The film was a box-office disappointment, spelling the end of the always-rocky association between Hitch and the mighty Selznick. Hitch wanted Greta Garbo to play Anna Paradine, and indeed a screen test was filmed, but Garbo ultimately declined. Hitch also wanted to cast Laurence Olivier or Ronald Colman as Anthony Keane, but Selznick asserted his power as studio head to insist that Hitchcock use them.
11 Comment| 3 people found this helpful. Was this review helpful to you?YesNoReport abuse
on 27 February 2001
Maybe it's not Hitch's best (neither his most famous) film, but it is a good work and quite different from his movies of the same period. In his interview by Francois Truffaut, Hitchcock said it was a tale of moral degradation: a woman falling in love for a rude stable-boy, and becoming a criminal. Too bad that Louis Jourdan isn't as sleazy as he should have been for the role of the stable-boy... Anyway, Alida Valli is ambiguous and fascinating, and Laughton menacing and funny as usual. As a whole, a morally intriguing and low key Hitch film. Recommended to his fans.
0Comment| 12 people found this helpful. Was this review helpful to you?YesNoReport abuse
on 21 January 2010
it may not be one of Hitchcock's greatest but a must have for your collection none the less. this is worth watching for Charles Laughton portrayal of the Judge and we get to see Gregory Peck really get to stretch his acting chops. the casting is perfect for this picture. the story revolves around Mrs Paradine and her arrest for the murder of her husband. Gregory Peck is the hot shot lawyer defending her and he soon becomes infatuated with her to the extent that it almost destroys his family and career. to say any more would be to give too much of the story away. it may not have many of the usual Hitchcock flourishes but is a very enjoyable courtroom film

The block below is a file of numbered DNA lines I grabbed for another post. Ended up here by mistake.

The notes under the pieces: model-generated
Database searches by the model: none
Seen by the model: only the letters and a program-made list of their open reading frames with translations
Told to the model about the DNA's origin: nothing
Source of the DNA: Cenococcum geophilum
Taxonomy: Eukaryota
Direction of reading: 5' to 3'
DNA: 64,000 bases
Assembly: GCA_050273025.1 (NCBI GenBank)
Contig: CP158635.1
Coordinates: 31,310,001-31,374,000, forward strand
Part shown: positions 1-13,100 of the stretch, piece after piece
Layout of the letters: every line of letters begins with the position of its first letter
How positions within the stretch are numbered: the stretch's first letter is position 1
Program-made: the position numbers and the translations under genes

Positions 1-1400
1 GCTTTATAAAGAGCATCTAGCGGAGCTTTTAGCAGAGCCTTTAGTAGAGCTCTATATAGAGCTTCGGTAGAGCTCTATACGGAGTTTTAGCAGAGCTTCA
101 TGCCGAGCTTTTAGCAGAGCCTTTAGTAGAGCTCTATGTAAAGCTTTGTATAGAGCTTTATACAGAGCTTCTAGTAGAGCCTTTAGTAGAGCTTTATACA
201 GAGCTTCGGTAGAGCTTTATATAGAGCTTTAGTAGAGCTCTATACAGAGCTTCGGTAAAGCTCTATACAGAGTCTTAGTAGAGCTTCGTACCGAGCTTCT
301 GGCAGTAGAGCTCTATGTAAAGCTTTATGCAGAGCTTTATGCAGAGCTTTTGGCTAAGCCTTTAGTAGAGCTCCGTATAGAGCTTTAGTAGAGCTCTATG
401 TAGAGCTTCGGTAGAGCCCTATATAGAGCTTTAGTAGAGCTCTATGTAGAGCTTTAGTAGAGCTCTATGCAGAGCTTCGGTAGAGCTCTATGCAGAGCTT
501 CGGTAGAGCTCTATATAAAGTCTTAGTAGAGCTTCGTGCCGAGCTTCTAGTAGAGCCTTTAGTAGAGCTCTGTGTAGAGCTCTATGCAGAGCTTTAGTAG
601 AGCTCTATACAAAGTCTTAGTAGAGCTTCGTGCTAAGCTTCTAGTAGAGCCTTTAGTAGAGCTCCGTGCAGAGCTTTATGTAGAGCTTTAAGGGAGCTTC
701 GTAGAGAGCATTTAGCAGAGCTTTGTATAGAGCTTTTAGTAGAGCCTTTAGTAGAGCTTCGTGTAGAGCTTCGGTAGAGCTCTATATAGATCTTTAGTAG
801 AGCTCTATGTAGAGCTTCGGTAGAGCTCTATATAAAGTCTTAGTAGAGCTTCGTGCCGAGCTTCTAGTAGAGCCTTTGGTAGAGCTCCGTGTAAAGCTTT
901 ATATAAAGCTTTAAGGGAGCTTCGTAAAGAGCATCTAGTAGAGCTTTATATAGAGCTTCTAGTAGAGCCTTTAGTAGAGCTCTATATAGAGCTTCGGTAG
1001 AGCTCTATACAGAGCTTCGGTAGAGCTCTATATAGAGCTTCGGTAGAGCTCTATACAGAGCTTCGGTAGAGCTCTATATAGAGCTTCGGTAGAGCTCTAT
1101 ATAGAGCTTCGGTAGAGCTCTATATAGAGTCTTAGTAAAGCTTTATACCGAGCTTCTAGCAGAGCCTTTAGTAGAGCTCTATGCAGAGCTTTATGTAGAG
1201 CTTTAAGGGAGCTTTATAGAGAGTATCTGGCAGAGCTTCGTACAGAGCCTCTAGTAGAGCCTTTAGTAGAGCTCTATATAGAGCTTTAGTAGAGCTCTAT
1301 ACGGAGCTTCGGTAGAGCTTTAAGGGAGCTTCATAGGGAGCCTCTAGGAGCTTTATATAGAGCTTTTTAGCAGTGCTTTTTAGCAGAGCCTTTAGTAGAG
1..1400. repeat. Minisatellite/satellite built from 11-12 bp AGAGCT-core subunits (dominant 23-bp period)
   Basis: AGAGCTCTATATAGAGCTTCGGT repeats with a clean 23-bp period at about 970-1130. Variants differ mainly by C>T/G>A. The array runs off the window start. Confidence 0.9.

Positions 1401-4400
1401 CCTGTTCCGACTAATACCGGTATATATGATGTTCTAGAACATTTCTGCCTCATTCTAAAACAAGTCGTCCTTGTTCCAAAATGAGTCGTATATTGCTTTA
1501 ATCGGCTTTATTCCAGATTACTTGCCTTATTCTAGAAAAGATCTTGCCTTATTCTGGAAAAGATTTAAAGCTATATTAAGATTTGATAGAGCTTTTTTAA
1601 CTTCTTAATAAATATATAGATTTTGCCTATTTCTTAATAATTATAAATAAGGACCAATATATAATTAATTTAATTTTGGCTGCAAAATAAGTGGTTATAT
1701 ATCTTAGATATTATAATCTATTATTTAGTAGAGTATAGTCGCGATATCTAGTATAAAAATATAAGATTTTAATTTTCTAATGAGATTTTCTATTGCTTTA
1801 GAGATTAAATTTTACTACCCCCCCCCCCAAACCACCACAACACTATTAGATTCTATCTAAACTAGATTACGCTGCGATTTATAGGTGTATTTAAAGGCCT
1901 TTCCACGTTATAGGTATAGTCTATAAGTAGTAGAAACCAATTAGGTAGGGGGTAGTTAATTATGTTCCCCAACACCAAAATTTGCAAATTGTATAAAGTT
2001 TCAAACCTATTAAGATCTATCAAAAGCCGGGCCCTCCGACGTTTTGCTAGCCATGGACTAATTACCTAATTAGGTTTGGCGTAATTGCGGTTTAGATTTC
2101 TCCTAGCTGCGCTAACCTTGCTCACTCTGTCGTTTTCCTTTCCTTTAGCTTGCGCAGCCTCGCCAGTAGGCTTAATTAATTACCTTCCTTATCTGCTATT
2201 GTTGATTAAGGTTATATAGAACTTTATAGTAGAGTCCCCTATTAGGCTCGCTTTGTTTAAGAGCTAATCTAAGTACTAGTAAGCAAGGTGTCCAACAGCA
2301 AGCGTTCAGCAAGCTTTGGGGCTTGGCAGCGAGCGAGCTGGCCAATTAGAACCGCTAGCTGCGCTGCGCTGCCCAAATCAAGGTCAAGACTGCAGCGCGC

11 Comment| 28 people found this helpful. Was this review helpful to you?YesNoReport abuse
VINE VOICEon 4 April 2010
The movie is very proud to be a David O. Selznick film and displays it proudly at the beginning.

This is one of those movies where you go "yeah yeah" I saw before. You are probably thinking of Richard Attenborough's " Trial and Error" (1962) or Billy Wilder's "Witness for the Prosecution" (1957). Much of this film is predictable and then again maybe not. Remember this is a 1947 film.

Rich old blind Mr. Paradine, of whom we never met, is found dead; is it suicide or is it murder? Soon Mrs. Maddalena Anna Paradine (Alida Valli) is accused of having motive and opportunity.

Assigned to defend Maddalena is Anthony Keane, Counsel for the Defense (Gregory Peck). Even with Mrs. Paradine's wild past and alluring continence, Anthony, a happily married man, is sure threat the butler (o.k. the valet) did it. We the viewers also want to help him, as it is obvious if it was not the Andre Latour, Paradine's Valet (a very young Louis Jourdan) than you know who will hang. Not only that but we find the valet to be quite devious.

A plus that gives this film added character is Charles Laughton as Judge Lord Thomas Horfield.

Trial and Error (aka The Dock Brief)
Witness For the Prosecution
0Comment| One person found this helpful. Was this review helpful to you?YesNoReport abuse
on 27 February 2001
Maybe it's not Hitch's best (neither his most famous) film, but it is a good work and quite different from his movies of the same period. In his interview by Francois Truffaut, Hitchcock said it was a tale of moral degradation: a woman falling in love for a rude stable-boy, and becoming a criminal. Too bad that Louis Jourdan isn't as sleazy as he should have been for the role of the stable-boy... Anyway, Alida Valli is ambiguous and fascinating, and Laughton menacing and funny as usual. As a whole, a morally intriguing and low key Hitch film. Recommended to his fans.